BOSTON (AP) — As he gears up for what could be a long and costly re-election fight next year, freshman U.S. Sen. Scott Brown is reaching out to donors in all 50 states to bulk up his campaign coffers.
Of the more than $2.25 million in itemized individual contributions Brown raised during the first half of the year, about 53 percent came from donors outside of his home state of Massachusetts, according to an Associated Press review of Federal Election Commission campaign records.
Those out-of-state supporters also made much larger individual donations on average than Brown’s Bay State backers, according to the review.
From within Massachusetts, Brown, a Republican, received 2,200 itemized donations averaging about $485 each. The total amount of itemized receipts Brown collected in Massachusetts was just over $1 million from January through June.
From New York, the average contribution was nearly triple that of the average Massachusetts donation at $1,520. Though Brown got just 166 itemized donations from New York, donors there gave more than $250,000 in itemized contributions to Brown during the first half of the year.
The same was true of the other top five fundraising states for Brown after Massachusetts: While the number of itemized donations was much smaller than in Massachusetts, the average size of the contributions was much higher.
The average itemized donation from California was $1,474, followed by Connecticut ($1,127), Illinois ($931) and Pennsylvania ($1,035).
Democrats have tried to use Brown’s fundraising prowess against the candidate.
Most recently, Massachusetts state Democratic Party chairman John Walsh said Wall Street rewarded Brown for helping water down last year’s sweeping overhaul of the nation’s financial laws by pouring hundreds of thousands of dollars into his re-election campaign.
A Brown spokesman said the senator worked to improve the financial overhaul and cast a key vote in favor of the bill to protect consumers.
There’s nothing unusual about Brown soliciting campaign contributions from out of state, said his political adviser Eric Fehrnstrom.
“Just like every other member of the delegation, Scott Brown raises money from people inside the state and from people outside the state. He’s going to need every dollar to fight back against the unfair negative attacks that have come to characterize his opposition.”
The itemized contributions the campaign is required to report only tell part of the story, Fehrnstrom said.
When unitemized contributions — typically smaller donation — are added, along with contributions from political action committees, the number of in-state donations show strong Massachusetts support for Brown.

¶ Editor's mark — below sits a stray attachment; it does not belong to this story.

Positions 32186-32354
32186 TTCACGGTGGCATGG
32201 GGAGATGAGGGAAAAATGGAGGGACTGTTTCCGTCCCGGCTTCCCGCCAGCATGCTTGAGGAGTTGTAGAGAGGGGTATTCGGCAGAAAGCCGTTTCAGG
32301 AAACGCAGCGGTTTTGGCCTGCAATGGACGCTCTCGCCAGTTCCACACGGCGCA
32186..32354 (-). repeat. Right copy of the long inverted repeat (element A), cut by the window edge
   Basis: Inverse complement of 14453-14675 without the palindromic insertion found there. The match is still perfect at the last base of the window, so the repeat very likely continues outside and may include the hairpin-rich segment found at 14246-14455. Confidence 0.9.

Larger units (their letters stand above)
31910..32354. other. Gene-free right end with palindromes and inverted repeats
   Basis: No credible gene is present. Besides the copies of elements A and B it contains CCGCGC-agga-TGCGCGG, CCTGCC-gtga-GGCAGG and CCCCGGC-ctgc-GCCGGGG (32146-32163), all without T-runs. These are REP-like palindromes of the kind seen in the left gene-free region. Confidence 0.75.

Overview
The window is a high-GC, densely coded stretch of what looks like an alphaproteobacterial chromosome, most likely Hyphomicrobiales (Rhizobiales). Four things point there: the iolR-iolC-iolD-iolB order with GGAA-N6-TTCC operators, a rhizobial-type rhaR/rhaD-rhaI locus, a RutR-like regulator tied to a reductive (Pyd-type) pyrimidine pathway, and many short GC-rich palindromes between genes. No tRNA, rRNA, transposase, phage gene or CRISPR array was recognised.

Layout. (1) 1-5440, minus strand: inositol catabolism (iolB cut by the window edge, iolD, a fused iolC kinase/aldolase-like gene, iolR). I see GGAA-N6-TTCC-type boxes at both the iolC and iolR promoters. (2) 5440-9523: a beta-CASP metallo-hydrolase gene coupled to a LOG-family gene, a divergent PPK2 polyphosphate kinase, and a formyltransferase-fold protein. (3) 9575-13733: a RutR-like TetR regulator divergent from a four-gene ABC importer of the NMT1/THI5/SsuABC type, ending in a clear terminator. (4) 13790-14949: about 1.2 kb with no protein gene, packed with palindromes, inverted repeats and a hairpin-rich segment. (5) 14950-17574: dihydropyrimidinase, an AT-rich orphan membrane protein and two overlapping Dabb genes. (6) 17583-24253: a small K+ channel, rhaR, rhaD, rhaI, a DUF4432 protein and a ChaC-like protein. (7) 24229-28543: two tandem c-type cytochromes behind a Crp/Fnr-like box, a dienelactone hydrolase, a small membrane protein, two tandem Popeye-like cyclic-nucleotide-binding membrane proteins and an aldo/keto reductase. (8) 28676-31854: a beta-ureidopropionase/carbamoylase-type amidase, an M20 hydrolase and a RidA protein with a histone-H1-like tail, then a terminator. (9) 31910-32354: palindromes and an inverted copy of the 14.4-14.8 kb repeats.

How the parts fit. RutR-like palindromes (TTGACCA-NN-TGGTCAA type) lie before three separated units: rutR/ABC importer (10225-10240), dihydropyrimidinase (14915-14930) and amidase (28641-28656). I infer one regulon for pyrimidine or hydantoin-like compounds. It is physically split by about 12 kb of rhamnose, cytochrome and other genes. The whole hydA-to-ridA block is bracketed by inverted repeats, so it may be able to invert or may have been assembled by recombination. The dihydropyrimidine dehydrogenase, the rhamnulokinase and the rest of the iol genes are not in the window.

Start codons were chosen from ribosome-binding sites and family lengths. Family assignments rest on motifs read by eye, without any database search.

Of the 15,287 individual contributions for the first half of the year — including itemized, unitemized and PAC donations — 71 percent came from Massachusetts and 29 percent came from out-of-state backers, according to Brown’s campaign.
But Brown’s own analysis confirms that out-of-state donors tend to make much larger individual contributions compared with his Massachusetts backers.
The campaign said that taking into account all donations, the average in-state contribution was $154, while the average out-of-state contribution was $448, nearly three times more.
They also point to Brown’s closest Democratic rival on the fundraising front, City Year co-founder Alan Khazei, who has raised nearly $936,000 during the first half of the year, a good portion of it from outside Massachusetts.
According to FEC reports, about 42 percent of Khazei’s itemized contributions during the period came from out of state.
Khazei’s campaign said that when the smaller, unitemized contributions are added in, about six of every 10 dollars the campaign has raised came from Massachusetts donors. Khazei hasn’t accepted PAC donations.
Brown has stepped up his fundraising activity this year, pulling in nearly $2 million between April and June — his strongest fundraising period since he won the January 2010 special election to fill the Senate seat left vacant by the death of longtime Democratic Sen. Edward Kennedy.
Brown raised so much money so quickly during that special election — waged during the height of the debate over President Barack Obama’s national health care initiative — he couldn’t spend it fast enough.
The bulk of donations of $1,000 or more sent to Brown during the final weeks of the special election, which the campaign had to report within 48 hours, came from out of state, according to an AP review of the reports at the time.
Brown, who pledged to be the deciding vote to block the health care bill, ended the special election with $6 million left over in his campaign account.
The rest of the Democratic field for next year’s election is far behind both Brown and Khazei.
Newton Mayor Setti Warren raised more than $122,400 through the end of June. Robert Massie, a one-time candidate for lieutenant governor, raised more than $82,800, while Salem-based immigration lawyer Marisa DeFranco raised about $6,000.
Wayland state Rep. Tom Conroy raised almost $61,000.
Massachusetts Democrats are waiting to see whether more candidates jump into the race, including Elizabeth Warren, a Harvard law professor who helped set up the new federal Consumer Financial Protection Bureau.
Top national Democrats have privately urged Warren to run, though Democrats in Massachusetts have yet to coalesce around any candidate.
(Copyright 2011 by The Associated Press. All Rights Reserved.)